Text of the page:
Australian forces equals some victory to terrorists. Well, let's just put this into a bit of
context. 520 combat forces, they come out under our plan, out of a total force within the region of
some 1,400 Australians. Mr Blair is announcing, we understand, the withdrawal of some 2,000 to
3,000 British troops out of a total force of 7,000 British troops. And so my action, according to
Mr Howard, is a victory to terrorists, but Mr Blair's action is entirely consistent with Australian
Government policy. I'd be interested to understand Mr Howard's logic which defends that argument.

MICHAEL BRISSENDEN: Like George Bush, John Howard is becoming increasingly isolated on Iraq.
Australia's contribution is a small one. But 70 extra troops is more than a 10% increase and the US
and Australia are the only members of the coalition actually increasing troop deployments. But Tony
Blair says Britain can reduce its presence because the situation in Basra is very different from
Baghdad. There is no Sunni insurgency in Basra, he says. There's no al Qaeda base and there is
little Shi'a on Sunni violence. The situation for Australia's 550 strong contingent in nearby
Tallil is much the same, although the Diggers face considerably less day to day hostility than the
British in Basra. But Mr Howard remains resolute; despite, or perhaps because of, the increasing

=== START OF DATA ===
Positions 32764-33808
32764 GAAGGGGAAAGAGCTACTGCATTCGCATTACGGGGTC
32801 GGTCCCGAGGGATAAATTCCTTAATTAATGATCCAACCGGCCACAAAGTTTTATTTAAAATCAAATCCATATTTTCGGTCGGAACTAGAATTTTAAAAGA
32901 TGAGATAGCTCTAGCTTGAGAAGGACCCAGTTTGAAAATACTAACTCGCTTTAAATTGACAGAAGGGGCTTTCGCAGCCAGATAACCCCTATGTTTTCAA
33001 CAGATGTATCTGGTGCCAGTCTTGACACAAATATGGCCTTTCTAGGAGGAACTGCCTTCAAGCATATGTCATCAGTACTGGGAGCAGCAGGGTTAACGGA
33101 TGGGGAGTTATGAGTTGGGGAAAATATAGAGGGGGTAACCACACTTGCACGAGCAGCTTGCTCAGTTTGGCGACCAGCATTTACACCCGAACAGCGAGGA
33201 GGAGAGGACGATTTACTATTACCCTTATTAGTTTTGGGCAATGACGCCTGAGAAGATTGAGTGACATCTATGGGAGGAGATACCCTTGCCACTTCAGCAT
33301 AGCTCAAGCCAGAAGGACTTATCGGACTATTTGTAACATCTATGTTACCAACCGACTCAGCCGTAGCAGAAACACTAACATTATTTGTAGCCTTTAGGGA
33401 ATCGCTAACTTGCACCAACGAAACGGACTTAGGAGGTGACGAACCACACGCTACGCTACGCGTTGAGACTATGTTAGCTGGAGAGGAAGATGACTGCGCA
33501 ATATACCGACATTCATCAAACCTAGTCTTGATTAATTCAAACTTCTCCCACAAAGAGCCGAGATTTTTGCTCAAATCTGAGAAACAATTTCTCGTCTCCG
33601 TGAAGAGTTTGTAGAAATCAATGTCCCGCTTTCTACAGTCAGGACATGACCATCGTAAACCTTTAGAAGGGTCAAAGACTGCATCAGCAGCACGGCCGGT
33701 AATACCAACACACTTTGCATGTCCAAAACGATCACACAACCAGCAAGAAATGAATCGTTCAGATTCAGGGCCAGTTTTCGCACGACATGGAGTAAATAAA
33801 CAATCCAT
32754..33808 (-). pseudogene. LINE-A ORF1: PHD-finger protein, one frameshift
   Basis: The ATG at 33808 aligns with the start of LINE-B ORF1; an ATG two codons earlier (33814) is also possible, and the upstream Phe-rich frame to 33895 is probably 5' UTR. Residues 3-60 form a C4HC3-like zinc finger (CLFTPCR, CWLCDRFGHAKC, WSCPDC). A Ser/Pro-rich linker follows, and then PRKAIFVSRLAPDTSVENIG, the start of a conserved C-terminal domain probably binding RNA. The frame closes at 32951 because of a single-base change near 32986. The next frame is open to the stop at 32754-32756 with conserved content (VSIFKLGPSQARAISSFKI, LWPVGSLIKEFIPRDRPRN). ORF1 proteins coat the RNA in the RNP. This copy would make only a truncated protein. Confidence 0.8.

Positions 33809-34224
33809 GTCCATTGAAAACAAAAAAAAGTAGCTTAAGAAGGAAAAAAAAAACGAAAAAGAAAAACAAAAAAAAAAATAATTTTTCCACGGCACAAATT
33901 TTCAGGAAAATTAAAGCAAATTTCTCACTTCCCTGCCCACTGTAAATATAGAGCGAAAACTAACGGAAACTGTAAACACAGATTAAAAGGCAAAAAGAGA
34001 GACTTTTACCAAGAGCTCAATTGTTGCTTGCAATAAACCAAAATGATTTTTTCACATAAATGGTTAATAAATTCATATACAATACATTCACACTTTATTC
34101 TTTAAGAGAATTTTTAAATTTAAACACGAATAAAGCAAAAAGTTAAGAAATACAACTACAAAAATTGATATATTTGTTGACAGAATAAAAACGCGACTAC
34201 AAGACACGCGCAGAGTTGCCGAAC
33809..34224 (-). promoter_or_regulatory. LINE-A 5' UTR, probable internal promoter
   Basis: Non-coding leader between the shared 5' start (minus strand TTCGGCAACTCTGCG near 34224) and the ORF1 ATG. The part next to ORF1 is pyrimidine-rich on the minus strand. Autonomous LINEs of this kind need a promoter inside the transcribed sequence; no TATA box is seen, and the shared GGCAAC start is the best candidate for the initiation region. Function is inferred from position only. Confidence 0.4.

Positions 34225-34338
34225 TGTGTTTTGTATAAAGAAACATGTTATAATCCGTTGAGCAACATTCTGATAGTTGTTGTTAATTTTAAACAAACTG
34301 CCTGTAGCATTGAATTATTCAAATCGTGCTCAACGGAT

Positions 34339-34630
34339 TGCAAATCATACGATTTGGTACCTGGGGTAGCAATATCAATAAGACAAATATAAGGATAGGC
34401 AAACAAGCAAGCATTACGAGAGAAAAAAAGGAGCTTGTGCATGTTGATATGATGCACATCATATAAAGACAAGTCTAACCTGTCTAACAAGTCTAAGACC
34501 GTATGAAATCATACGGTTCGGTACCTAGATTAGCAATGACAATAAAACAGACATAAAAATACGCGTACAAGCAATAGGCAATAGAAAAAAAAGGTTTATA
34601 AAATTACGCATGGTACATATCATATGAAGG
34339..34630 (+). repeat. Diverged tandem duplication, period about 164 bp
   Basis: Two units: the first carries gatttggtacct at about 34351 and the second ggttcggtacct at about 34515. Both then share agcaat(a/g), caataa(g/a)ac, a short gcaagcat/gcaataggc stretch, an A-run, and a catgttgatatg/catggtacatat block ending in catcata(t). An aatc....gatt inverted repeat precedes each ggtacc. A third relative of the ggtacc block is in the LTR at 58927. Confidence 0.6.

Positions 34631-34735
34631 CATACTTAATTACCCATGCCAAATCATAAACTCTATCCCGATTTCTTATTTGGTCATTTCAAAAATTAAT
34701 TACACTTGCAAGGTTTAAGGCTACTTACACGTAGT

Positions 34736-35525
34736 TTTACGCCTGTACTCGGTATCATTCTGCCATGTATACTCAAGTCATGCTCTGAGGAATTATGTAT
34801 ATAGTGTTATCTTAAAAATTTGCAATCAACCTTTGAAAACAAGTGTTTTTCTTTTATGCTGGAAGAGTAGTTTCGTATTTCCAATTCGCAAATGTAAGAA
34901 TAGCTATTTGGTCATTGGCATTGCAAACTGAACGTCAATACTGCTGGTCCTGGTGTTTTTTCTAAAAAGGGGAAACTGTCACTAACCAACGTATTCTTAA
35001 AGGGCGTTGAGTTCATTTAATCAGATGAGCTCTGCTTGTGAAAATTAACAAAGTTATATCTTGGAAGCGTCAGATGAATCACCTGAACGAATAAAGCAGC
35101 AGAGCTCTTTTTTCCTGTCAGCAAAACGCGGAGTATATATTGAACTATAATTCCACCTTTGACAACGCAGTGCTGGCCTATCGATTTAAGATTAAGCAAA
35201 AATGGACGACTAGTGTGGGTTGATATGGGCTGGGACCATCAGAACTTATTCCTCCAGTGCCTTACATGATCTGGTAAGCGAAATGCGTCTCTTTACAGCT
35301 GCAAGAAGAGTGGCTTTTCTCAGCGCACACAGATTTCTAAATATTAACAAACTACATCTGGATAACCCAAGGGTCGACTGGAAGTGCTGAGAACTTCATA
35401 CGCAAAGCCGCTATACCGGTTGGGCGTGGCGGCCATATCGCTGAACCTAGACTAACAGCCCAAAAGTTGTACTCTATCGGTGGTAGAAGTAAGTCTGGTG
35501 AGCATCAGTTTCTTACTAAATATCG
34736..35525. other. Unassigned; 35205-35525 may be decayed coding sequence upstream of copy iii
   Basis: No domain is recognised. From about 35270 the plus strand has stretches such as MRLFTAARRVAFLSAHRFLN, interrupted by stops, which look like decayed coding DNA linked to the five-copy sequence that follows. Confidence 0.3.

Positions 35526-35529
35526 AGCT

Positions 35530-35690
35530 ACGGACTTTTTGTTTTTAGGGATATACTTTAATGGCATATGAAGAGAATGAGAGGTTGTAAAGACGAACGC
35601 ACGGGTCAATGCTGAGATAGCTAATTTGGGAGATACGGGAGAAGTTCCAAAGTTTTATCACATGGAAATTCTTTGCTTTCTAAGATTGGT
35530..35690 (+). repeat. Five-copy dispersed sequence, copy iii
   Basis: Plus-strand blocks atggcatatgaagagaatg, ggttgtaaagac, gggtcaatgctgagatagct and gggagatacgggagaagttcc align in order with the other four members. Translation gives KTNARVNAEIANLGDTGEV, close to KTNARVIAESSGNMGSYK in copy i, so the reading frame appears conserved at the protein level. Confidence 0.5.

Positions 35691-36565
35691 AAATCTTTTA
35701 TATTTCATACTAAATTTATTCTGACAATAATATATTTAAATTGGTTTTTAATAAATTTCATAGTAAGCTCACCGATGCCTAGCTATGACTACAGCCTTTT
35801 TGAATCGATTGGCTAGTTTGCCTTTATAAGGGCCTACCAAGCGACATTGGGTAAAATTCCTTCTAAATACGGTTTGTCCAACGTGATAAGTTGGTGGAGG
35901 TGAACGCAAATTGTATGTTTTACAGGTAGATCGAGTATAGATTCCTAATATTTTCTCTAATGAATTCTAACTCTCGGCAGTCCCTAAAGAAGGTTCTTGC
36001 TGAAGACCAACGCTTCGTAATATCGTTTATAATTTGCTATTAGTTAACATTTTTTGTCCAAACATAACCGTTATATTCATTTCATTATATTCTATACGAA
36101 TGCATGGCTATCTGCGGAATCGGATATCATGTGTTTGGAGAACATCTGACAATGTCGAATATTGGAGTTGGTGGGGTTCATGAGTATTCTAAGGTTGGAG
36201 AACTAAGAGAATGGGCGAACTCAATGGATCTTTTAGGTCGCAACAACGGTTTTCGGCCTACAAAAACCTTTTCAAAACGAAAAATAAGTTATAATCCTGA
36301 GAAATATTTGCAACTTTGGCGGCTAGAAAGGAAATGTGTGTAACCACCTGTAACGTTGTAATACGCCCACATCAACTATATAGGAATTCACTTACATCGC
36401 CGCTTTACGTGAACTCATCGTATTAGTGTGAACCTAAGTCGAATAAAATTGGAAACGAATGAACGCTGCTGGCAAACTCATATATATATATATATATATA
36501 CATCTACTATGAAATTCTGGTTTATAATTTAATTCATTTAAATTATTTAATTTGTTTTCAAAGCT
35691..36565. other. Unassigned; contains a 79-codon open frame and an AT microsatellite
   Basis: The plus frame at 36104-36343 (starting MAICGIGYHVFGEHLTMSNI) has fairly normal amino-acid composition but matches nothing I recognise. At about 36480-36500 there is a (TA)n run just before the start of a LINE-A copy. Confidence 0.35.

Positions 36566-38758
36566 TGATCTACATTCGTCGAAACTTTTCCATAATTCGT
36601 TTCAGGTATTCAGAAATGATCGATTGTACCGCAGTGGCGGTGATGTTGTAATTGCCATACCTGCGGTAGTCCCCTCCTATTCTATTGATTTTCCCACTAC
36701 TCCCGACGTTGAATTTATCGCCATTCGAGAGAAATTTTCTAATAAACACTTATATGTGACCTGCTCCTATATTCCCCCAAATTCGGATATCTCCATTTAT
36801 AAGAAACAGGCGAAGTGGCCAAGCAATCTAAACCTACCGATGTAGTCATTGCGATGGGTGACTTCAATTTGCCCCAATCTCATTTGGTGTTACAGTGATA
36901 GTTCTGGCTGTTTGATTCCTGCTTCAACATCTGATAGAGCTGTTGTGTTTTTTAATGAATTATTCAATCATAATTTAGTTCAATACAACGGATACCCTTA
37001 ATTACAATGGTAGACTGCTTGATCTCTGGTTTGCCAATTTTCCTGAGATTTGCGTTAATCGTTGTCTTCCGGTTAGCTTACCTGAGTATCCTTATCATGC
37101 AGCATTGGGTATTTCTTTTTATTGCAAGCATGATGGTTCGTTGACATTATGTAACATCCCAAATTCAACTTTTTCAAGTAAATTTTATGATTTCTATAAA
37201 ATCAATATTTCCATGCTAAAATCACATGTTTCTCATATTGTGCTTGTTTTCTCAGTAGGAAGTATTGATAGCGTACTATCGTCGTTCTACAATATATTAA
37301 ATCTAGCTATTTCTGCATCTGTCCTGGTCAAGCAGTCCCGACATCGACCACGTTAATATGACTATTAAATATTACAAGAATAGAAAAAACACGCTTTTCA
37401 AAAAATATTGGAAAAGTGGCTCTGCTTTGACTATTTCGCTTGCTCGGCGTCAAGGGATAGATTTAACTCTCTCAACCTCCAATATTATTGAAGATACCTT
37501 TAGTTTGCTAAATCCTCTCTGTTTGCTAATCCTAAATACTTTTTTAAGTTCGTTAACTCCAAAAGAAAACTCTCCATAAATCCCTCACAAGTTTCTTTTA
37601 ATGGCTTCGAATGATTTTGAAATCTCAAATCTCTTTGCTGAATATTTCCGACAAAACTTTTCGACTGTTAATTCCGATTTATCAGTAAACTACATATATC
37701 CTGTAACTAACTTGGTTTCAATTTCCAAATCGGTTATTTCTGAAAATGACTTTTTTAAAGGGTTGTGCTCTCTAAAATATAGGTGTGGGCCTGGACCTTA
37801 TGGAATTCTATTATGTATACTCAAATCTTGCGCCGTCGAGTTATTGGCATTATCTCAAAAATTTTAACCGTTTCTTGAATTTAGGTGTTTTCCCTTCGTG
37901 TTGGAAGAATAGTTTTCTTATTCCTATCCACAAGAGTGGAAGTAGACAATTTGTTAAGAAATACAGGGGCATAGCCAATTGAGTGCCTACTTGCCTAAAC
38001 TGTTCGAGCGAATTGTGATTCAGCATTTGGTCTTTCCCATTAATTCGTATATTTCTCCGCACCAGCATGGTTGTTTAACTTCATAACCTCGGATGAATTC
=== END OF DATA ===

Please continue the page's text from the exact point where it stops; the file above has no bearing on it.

domestic political pressure, there will be no withdrawal of Australian troops.

JOHN HOWARD: And the idea that you can go on reducing from a very low number and retain both safety
and operational effectiveness is false, and Mr Rudd must know that. I mean, there's all the world
of difference between reducing from 7,200 to 5,200 and reducing from 550 to what? To 300, to 200?

KEVIN RUDD: The question Australians would like to have answered from Mr Howard is, if it's OK, in
Mr Howard's view, for the Danes to pull out some 460 troops from Iraq, why is it not OK for 520
Australian troops to be brought home to Australia some time next year?

MICHAEL BRISSENDEN: The British decision to reduce its focus on Iraq and increase its presence in
Afghanistan echoes the recommendations of the Baker Hamilton Report that says continued involvement
in Iraq limits the military capability to effectively fight the war in Afghanistan. But the
Australian Government believes the two battles are one and the same.

BRENDAN NELSON, DEFENCE MINISTER: The same people that are causing all of the problems in
Afghanistan are the same people that are causing the problems in Iraq. We're fighting the same
people in two different places. That's got them off balance and most importantly, if we've got them
off balance in their own backyard they can't get on the front foot in ours.

MICHAEL BRISSENDEN: The Australian government is also examining the need to increase our presence
in Afghanistan, a move supported by the Labor Party. But with everyone trying to claim the
political high ground, the argument over troop deployments, withdrawals or reductions has become a
semantic minefield. And that's not the only one. Tomorrow, Mr Howard will look to take control of
the other big political battle at the moment water. The States come to Canberra with as many views
on that one as there are on ending the war in Iraq. The Prime Minister wants agreement on his $10
billion plan. Some, like NSW, do support it. Others have alternatives they want discussed, and one
- Victoria - appears to have withdrawn altogether. Or perhaps Mr Bracks might describe his position
as simply a case of reduced enthusiasm?

KERRY O'BRIEN: Michael Brissenden there, political editor.